My Twitter stream today was full of stuff about how Chloe Smith had been savaged and humiliated by Jeremy Paxman on Newsnight and how cowardly it was for George Osborne to send in a wee lassie to defend his volte-face on fuel tax. The general consensus seemed to be that the interview was a disaster which left Miss Smith looking very silly.
It seems that I, along with the Guardian’s Michael White, am part of a very small minority who think that Chloe Smith acquitted herself well.
I didn’t see a car crash. When I watched the interview I found Miss Smith impressive; almost frighteningly so. The policy was, indeed, a complete cock-up. The government did a flip, seemingly in response to opposition and media pressure, postponing a fuel tax without giving an explanation as to how it intends to fund the resulting shortfall in revenue. Furthermore, it seems that most government MPs and even some ministers didn’t find out about the change until it was announced publicly.
Any government minister interviewed after that was going get a tough time. Chloe Smith was asked lots of questions she couldn’t answer and most of the stuff she said during the interview didn’t make sense. That wasn’t her fault; it was unlikely to make sense because the fuel duty postponement was hastily made policy-on-the-hoof. But her demeanour was calm and measured throughout. At no point did she get flustered or stumble over her words. Look at the video closely; not one bead of sweat or nervous tick. The only sign that she was feeling at all uncomfortable was a slight cough in the middle of the interview.
Daniel Knowles likens her performance to that of the hapless Ben Swaine in The Thick of It. He couldn’t be more wrong. Ben Swaine’s interview is funny because he gets flustered, mixes up his words and develops all sorts of nervous twitches. There was none of that from Chloe Smith.
That is what I found impressive. At the age of 30, Chloe Smith has mastered the ability to defend something she knows is a complete mess, without letting her doubts and disbelief shine through the cracks. That is something I never achieved in my entire corporate career.
Sure, I could bullshit along with the best of them, by which I mean exaggeration, spinning the truth, selective use of data and the bigging up of small achievements. All of that is essential to success in most organisations. What I found really difficult, though, was defending something which I knew to be complete rubbish. Actually, on occasion, I was asked to do more than just defend. Sometimes corporate roles require us to enthusiastically advocate things that we know to be illogical, poorly thought out or even morally wrong.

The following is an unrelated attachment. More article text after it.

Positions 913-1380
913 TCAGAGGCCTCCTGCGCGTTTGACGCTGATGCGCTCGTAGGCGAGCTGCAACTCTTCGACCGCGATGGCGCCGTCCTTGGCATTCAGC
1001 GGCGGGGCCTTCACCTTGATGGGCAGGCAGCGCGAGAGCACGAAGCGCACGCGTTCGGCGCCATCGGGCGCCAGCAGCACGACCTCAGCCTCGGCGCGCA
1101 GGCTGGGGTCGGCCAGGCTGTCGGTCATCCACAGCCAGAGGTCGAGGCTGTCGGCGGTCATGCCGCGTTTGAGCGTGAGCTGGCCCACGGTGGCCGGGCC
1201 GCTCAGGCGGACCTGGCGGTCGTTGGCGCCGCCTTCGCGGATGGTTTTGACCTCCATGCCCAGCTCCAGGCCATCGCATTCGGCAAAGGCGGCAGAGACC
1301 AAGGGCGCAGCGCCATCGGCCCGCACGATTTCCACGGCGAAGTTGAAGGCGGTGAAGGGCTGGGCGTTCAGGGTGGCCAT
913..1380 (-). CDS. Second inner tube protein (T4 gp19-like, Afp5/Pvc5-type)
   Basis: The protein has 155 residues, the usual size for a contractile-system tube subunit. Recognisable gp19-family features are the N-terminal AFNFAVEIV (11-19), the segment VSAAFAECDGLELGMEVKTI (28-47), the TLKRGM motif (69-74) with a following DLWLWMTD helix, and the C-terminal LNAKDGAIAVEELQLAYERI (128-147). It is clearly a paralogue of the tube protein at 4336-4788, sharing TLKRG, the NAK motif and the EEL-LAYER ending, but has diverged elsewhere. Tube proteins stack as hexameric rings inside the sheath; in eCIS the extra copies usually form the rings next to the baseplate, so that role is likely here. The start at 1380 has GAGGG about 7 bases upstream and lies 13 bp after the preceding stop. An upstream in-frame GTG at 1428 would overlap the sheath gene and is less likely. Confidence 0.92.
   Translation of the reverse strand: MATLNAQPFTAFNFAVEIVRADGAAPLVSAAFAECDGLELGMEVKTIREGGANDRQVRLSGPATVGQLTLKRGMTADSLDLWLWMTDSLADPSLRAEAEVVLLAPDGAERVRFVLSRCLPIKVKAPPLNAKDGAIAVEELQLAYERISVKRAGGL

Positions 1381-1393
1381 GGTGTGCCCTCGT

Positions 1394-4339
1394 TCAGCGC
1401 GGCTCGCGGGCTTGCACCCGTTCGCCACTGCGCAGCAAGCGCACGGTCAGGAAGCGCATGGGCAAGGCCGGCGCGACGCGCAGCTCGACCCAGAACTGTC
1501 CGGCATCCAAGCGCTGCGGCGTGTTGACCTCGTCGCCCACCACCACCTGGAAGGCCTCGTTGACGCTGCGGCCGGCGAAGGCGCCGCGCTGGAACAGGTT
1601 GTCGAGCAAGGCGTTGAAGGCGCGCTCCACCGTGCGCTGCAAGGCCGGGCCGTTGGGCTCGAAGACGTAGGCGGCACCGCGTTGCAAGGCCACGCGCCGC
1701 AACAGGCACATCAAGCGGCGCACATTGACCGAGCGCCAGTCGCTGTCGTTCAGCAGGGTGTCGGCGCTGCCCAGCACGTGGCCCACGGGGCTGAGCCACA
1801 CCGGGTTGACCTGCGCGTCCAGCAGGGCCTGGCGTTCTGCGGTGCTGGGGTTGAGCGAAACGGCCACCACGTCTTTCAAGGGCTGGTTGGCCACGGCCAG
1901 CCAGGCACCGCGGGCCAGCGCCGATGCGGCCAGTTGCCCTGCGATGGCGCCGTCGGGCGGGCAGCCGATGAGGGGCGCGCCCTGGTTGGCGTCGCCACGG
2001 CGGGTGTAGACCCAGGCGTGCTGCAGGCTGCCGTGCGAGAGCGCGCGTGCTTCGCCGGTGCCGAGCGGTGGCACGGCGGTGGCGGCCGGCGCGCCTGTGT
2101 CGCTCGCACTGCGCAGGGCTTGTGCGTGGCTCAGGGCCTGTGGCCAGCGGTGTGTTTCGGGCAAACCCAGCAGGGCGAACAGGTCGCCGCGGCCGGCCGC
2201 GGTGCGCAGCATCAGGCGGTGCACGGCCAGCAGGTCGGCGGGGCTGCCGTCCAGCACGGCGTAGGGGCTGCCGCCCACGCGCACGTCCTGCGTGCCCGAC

And I was rubbish at it. I tried manfully but something would always give me away. It wasn’t always the same thing. Sometimes I would go very hot and sweat, sometimes I would go very cold and break out in goose pimples. On other occasions I would find myself making strange involuntary facial expressions or telling inappropriate jokes to try to calm myself down, which, of course, made things worse. I just couldn’t stand up and promote something I knew would be of no benefit to anyone in the organisation, or, worse, would be counterproductive, while still retaining my composure. I could fudge round things and spin stories with the best of them but, when I thought something was an out-and-out crock of shit, there was nothing I could do to disguise what I really thought. My true feelings would always leak out somewhere.
So I’m actually a little envious of Chloe Smith. I’d like to be able to do a bit of what she does. It’s handy, in some circumstances, to be able to talk utter rubbish and defend the indefensible while looking like you mean it. It’s a skill that is extremely useful in the corporate world and almost essential in politics.
A famous saying, attributed to French dramatist Jean Giraudoux, goes:
The secret of success is sincerity. Once you can fake that you’ve got it made.
Based on her performance on Tuesday night, Chloe Smith has made a good start.